The prevalence of CKD has increased in recent decades, along with an increase in diabetes and hypertension, the two leading causes of CKD . Herein, we investigated the contribution of NF-κB and IL-6, IL-19, IL-34, and IL-37 in the pathogenicity of DN. Our data revealed that HbA1c% increased in all groups with diabetes compared with healthy controls. In addition, there was a marked increase in the serum levels of urea, uric acid, and creatinine, as well as a decrease in GFR levels, in both groups with kidney dysfunction. The increase in creatinine levels and the decrease in GFR levels were markedly observed in the DCKD group. Inflammation, which is closely associated with renal illness, is described as a complex network of interactions between renal parenchymal cells and local immune cells such as macrophages and dendritic cells, as well as recruitment of circulating monocytes, lymphocytes, and neutrophils .
Hyperglycemia is thought to reflect a state of elevated oxidative stress due to excessive production of ROS and a deficient antioxidant response . Our data showed that serum SOD activity levels were markedly decreased in patient groups compared with healthy controls. Enhanced ROS production in the glomerular microcirculation lowers nitric oxide bioavailability, leading to mesangial contraction dysfunction and arteriolar tone, as well as persistent oxidative stress, which causes endothelial disorder, leukocyte adhesion, and apoptosis of glomerular cells . In agreement with our findings, Liu et al.  demonstrated upregulation of renal SOD activity in diabetic mice. The antioxidant enzyme SOD is an important part of the cell’s defense against increased oxidative stress. It is therefore speculated that the decreased levels of SOD in patients with diabetes could lead to cytotoxic levels of superoxide overproduction, which may result in diabetic renal tissue damage . However, oxidative damage, inflammation, and cell death caused by hyperglycemia could be alleviated by SOD. Consequently, the reduction in serum SOD levels may contribute to the onset of DN.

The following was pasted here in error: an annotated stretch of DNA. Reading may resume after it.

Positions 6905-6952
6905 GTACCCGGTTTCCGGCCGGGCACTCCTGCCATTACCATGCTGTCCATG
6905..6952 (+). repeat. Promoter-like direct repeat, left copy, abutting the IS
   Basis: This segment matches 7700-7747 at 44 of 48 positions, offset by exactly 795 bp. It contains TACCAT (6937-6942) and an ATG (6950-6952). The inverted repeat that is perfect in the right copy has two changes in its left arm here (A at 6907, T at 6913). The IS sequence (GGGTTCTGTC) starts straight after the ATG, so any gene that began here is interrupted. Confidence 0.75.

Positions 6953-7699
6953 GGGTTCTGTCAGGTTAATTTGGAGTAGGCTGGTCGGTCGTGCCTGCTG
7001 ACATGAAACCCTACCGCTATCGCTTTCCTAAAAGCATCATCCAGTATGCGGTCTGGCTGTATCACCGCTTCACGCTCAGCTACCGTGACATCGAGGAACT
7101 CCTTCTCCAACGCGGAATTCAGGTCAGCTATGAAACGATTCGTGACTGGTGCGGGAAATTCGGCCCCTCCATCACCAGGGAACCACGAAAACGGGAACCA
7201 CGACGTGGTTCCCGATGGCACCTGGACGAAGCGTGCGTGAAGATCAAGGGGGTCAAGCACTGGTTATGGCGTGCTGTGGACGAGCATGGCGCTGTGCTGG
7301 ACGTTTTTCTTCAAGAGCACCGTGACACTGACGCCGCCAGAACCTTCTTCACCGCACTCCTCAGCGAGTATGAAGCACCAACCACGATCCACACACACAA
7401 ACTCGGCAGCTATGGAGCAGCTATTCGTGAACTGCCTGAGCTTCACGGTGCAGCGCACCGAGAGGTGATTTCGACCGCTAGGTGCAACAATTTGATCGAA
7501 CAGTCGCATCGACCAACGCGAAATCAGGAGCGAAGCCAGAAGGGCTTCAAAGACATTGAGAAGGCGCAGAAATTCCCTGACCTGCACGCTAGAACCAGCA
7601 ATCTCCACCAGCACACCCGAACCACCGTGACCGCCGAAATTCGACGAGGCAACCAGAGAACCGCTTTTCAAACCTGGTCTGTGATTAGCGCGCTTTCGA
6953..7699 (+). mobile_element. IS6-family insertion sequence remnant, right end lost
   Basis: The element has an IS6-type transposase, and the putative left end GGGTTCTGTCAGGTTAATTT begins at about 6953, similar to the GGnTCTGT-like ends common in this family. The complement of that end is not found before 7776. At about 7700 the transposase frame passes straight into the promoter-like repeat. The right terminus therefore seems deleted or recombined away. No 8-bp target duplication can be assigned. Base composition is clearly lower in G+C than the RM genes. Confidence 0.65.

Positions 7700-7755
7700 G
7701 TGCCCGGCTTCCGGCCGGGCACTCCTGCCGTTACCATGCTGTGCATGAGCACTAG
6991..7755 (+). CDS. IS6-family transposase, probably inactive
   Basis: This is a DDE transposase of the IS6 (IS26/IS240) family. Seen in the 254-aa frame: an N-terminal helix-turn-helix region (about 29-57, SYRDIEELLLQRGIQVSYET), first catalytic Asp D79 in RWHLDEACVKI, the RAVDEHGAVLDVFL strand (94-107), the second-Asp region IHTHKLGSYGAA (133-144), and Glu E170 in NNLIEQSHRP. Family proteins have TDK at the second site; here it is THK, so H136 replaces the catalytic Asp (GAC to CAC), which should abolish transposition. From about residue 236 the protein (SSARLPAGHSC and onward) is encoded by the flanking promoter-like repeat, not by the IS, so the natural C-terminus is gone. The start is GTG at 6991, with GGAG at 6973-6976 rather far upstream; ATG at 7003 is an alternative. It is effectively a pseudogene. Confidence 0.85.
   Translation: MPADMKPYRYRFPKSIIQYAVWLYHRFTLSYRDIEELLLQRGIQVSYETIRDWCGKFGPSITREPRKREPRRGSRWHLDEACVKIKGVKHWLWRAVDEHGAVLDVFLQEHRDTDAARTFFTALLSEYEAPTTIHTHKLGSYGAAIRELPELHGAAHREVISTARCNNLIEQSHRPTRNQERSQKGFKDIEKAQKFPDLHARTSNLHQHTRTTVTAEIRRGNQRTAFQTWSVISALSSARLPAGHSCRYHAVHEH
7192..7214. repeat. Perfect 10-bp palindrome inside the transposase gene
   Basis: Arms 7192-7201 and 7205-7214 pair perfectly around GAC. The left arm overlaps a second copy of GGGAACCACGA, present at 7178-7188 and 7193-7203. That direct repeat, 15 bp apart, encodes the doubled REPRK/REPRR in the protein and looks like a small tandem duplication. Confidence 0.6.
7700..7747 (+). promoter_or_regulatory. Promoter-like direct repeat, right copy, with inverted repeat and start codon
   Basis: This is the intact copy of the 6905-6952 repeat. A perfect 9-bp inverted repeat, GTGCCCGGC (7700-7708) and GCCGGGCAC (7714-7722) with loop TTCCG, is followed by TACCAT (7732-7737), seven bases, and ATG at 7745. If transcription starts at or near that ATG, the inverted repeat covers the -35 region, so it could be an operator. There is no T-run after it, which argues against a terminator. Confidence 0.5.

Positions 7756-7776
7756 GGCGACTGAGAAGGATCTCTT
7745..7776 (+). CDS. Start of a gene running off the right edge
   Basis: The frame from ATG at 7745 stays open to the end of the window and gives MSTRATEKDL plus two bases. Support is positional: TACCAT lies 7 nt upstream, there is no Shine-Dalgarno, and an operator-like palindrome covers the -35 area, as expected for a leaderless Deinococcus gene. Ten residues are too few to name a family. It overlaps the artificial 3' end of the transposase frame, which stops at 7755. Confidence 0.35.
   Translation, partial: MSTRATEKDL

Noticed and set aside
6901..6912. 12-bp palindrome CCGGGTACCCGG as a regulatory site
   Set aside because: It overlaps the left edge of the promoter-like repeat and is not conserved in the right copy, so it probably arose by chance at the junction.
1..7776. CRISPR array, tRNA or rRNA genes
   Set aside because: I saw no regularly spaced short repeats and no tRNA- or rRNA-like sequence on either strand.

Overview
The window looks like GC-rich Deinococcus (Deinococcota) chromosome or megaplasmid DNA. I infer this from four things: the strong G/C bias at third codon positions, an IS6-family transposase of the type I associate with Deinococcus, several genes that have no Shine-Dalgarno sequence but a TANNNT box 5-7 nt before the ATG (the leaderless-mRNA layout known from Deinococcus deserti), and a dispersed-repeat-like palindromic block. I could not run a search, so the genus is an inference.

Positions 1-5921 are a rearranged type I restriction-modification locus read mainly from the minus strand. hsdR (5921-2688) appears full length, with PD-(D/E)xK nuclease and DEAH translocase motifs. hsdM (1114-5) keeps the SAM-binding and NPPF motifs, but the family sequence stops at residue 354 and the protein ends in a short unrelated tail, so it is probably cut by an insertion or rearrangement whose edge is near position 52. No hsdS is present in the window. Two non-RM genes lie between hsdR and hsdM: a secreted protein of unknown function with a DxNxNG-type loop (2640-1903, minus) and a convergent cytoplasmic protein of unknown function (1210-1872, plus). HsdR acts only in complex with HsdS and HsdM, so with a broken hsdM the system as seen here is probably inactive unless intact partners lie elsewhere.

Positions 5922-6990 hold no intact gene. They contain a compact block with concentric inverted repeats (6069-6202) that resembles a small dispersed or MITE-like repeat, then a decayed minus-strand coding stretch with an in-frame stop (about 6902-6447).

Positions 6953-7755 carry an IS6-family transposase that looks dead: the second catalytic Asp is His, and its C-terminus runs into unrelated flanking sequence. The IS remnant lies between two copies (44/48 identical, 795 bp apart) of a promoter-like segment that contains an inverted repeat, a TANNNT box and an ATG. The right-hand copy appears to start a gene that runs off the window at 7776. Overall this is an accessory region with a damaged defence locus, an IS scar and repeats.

The stimulation of the transcription factor NF-κB by oxidative stress caused by hyperglycemia may increase the levels of pro-inflammatory cytokines, which could promote DN [5, 6]. The current data revealed a noticeable increase in NF-κB expression levels in the groups with diabetes, CKD, and DCKD compared to the healthy control group. Moreover, NF-κB mRNA expression showed a positive correlation with HbA1c and creatinine and a negative correlation with GFR levels. Hyperglycemia leads to the production of ROS in mesangial cells, which upregulates NF-κB. Interestingly, NF-κB inhibitors protect against kidney injury and may be useful in inflammatory diseases . Notably, inhibiting the RAS and/or the NF-κB system may become an effective therapeutic asset to detain renal injury . Angiotensin II elevation, which is directly connected to hypertension, is a stimulus for NF-κB activation and the production of inflammatory responses. Additionally, NF-κB has been linked to the pathophysiology of kidney injury caused by hypertension . Importantly, the stimulation of NF-κB signaling regulates a variety of pro-inflammatory genes, including those that encode chemokines and cytokines like IL-6 .